"When you were young and your heart was an open book"
(and you may have worn a Mullett or Flares- or .....(Quelle Horreur!!) BOTH at the same time )Of late I've seen a few blog posts about how nice the past was- both in terms of our hobby and in other ways too. I've checked out those of the "Wargaming Classics" that I own -3 or 4 Featherstones and a couple of Grants- plus a few others. I've never held copy a of Wargamers Newsletter in my hand but I do have a couple of Issues of Table Top Talk and the 3 issues of the hardly noticed Miniature Figurines magazine somewhere and frankly they are all pretty poor- but then if that was all there was ... So how come to some this was some kind of "Golden Age" of Wargaming. I really don't get it. Figures were fewer and FAR FAR FAR more expensive than they are now- at leas in proportion to the amount of money that all but a few could spend on them. Most of us made do with Airfix- or perhaps a few Marx. "Proper" figures- i.e. those in metal were rare.. Spencer -Smith plastics were awfully crude and hard to get. I was terribly disappointed when first I held one in my hand - I much preferred Airfix. Yet you still get the nostalgia junkies telling you how much better is was back then - Cobblers ! But even nostalgia moves on - depending upon how old you are and of course how well heeled. So when was the Golden Age? How long did it last and are we still in it?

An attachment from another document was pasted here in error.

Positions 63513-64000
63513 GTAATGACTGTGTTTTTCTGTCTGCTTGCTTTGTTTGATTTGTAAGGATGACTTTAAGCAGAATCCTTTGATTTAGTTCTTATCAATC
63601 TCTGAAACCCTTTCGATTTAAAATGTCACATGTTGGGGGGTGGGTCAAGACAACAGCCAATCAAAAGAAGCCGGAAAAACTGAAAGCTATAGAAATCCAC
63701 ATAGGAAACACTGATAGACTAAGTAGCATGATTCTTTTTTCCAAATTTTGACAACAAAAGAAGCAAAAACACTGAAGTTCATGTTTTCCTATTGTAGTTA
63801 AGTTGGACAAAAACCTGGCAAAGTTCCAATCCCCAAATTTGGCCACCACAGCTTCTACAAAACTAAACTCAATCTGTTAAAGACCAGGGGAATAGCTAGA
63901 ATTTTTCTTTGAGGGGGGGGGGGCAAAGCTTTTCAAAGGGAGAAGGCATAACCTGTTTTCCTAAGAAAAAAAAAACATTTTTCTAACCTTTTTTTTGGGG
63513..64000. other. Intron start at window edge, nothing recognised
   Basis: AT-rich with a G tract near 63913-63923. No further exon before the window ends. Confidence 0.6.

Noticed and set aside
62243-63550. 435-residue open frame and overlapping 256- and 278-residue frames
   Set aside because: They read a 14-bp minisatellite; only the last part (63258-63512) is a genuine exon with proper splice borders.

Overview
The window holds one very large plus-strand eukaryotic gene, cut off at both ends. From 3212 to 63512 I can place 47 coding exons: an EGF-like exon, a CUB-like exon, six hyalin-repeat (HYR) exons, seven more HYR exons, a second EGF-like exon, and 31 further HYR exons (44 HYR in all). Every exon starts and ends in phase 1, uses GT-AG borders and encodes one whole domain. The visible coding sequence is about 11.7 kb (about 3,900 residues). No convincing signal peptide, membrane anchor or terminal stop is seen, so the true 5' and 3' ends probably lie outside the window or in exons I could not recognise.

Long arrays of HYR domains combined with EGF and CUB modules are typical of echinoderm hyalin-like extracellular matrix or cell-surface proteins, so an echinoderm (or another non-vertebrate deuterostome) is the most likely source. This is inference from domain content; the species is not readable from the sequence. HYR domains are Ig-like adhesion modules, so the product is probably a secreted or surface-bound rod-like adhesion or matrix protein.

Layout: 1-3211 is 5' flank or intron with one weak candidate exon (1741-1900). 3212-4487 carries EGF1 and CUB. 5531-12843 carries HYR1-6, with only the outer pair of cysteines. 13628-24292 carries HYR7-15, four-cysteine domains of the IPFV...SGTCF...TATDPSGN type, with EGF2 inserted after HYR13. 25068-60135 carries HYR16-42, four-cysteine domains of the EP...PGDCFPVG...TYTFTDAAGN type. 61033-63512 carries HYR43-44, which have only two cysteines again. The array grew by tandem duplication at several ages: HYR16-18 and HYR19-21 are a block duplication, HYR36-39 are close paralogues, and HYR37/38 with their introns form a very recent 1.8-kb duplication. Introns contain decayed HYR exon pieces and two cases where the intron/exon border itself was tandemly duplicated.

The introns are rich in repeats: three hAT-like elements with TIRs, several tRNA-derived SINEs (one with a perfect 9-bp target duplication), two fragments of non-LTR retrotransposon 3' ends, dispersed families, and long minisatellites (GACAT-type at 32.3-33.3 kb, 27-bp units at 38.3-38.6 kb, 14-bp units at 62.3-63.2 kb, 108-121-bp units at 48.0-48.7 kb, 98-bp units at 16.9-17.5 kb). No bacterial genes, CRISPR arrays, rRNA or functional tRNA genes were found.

Now I'm not without guilt here- much of the stuff that was beyond my reach in my younger days - Tradition Magazine, Stadden ,Suren and Higgins 30mm figures , a decent library of proper military history books, can now be purchased- with care - for not unreasonable prices- though some items have become rare and command silly money- I can't afford to collect- for instance Indian Army regimental histories any longer and even some British Army ones are getting a tad on the dear side- even the reprints are not exactly cheap. Yet having said that I'd much rather drop a pony, nifty or a ton on stuff like that than on rich- boys showing off books. The former will increase my knowledge the latter only their ego.
Perhaps part of this is because my own sources of inspiration are vey rarely other Wargamers or wargames -they may have helped in days of Yore- but not now or for some decades. Lets face it the photos in many of the "Classics" are pretty poor given the 1960s technology but equally so were some of the models themselves. Those of larger models by such makers as Courtenay or Desfontaines or Stadden or Dilley or Longhurst were significantly better and indeed more inspirational in my early days. I suppose I got into the actual gaming part because I wanted to do something with the models I made. To, if perhaps it was possible, make them act in some fashion - even if only a little- like their historical prototypes. This idea is now well out of fashion - assuming it was ever IN fashion games geeks being no new thing - but is still one of my prime movers.